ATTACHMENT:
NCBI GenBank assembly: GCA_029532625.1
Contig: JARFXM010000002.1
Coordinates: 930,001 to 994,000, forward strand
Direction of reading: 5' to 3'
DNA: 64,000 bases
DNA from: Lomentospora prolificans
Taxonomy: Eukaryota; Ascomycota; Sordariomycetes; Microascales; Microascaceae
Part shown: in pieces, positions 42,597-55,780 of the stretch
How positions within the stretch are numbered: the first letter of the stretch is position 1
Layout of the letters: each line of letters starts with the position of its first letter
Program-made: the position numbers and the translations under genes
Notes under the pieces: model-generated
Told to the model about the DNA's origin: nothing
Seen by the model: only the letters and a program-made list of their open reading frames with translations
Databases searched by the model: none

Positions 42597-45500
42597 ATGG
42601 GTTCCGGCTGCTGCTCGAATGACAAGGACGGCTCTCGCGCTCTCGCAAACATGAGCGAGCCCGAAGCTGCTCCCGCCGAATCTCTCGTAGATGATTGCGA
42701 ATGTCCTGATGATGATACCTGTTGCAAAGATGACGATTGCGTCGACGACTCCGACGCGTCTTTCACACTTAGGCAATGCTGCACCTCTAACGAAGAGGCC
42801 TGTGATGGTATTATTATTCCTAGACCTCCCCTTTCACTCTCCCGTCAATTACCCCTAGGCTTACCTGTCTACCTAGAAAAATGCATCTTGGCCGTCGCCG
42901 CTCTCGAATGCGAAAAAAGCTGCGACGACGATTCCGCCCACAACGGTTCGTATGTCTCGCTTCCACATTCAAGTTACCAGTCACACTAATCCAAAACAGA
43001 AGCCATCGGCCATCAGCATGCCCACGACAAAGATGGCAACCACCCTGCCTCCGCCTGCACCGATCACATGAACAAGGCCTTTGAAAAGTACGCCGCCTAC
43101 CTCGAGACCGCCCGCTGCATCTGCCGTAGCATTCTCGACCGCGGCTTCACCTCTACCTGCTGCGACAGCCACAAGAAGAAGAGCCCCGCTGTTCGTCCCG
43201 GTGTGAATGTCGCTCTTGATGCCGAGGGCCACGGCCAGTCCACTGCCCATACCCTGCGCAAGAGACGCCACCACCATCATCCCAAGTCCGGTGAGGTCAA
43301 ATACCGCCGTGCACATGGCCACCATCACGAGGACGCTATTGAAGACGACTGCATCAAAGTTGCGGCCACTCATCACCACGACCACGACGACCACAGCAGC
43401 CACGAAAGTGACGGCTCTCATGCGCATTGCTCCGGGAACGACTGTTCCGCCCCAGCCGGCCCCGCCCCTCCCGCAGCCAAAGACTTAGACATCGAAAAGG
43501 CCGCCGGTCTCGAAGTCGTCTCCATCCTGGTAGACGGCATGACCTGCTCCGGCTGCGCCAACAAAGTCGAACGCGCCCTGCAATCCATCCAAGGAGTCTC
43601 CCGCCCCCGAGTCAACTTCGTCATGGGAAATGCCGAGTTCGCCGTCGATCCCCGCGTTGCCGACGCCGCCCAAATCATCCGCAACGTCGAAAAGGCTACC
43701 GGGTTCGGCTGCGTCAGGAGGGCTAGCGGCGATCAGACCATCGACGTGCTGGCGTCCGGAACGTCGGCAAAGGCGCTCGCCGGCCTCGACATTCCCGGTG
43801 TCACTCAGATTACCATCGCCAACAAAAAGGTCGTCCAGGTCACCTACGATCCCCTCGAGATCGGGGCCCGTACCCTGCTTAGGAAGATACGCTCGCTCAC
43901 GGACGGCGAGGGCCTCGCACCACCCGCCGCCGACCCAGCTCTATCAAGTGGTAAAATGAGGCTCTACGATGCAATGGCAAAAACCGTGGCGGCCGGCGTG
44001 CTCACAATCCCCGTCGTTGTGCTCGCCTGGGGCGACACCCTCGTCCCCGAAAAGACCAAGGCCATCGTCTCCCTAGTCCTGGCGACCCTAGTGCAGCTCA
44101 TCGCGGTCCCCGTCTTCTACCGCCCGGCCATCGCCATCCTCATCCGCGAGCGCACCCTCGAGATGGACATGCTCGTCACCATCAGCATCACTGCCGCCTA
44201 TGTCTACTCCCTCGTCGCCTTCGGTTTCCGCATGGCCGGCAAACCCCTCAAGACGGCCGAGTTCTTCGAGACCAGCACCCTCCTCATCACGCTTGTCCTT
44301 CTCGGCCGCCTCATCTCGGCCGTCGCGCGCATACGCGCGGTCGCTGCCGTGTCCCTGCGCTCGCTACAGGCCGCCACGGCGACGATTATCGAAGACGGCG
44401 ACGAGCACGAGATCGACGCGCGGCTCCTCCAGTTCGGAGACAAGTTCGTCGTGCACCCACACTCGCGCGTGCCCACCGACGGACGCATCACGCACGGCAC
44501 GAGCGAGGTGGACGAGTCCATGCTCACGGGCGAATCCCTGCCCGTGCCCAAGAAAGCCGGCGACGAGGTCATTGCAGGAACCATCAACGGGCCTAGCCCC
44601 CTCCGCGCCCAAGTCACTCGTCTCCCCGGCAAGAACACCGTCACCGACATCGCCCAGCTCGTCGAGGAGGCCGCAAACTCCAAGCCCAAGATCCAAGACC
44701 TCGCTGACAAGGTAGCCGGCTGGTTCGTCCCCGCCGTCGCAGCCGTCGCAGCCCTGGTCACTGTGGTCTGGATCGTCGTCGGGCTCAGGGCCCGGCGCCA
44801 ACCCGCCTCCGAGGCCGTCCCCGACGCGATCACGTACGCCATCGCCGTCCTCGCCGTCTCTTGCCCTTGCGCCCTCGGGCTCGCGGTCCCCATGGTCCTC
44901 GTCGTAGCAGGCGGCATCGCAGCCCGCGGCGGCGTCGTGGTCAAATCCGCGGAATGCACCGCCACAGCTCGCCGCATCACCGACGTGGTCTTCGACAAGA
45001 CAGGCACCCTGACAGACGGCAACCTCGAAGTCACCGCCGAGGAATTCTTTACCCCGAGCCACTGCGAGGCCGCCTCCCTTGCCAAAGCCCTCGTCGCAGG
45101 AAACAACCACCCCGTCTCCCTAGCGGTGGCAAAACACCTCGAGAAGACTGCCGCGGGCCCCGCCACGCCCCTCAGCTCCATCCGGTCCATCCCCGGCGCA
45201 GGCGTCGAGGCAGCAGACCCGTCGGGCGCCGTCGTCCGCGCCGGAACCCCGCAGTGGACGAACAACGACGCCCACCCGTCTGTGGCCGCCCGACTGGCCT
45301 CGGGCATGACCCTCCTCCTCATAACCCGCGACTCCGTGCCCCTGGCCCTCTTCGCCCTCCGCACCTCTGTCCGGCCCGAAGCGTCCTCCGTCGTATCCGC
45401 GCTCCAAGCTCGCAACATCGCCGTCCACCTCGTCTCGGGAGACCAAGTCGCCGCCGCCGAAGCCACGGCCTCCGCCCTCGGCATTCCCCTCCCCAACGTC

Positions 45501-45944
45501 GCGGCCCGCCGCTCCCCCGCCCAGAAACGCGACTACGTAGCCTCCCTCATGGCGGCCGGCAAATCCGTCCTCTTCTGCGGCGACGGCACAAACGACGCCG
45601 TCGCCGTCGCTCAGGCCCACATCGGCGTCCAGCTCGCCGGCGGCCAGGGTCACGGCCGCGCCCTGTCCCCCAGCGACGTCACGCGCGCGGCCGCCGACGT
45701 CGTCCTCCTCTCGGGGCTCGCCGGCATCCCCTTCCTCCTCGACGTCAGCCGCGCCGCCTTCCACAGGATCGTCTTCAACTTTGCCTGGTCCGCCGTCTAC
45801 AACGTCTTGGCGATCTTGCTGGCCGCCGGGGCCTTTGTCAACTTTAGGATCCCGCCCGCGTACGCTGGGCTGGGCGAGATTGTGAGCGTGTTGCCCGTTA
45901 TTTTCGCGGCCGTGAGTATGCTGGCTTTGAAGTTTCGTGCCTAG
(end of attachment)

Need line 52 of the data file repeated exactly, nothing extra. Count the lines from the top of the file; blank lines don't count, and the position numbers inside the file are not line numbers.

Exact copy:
45901 TTTTCGCGGCCGTGAGTATGCTGGCTTTGAAGTTTCGTGCCTAG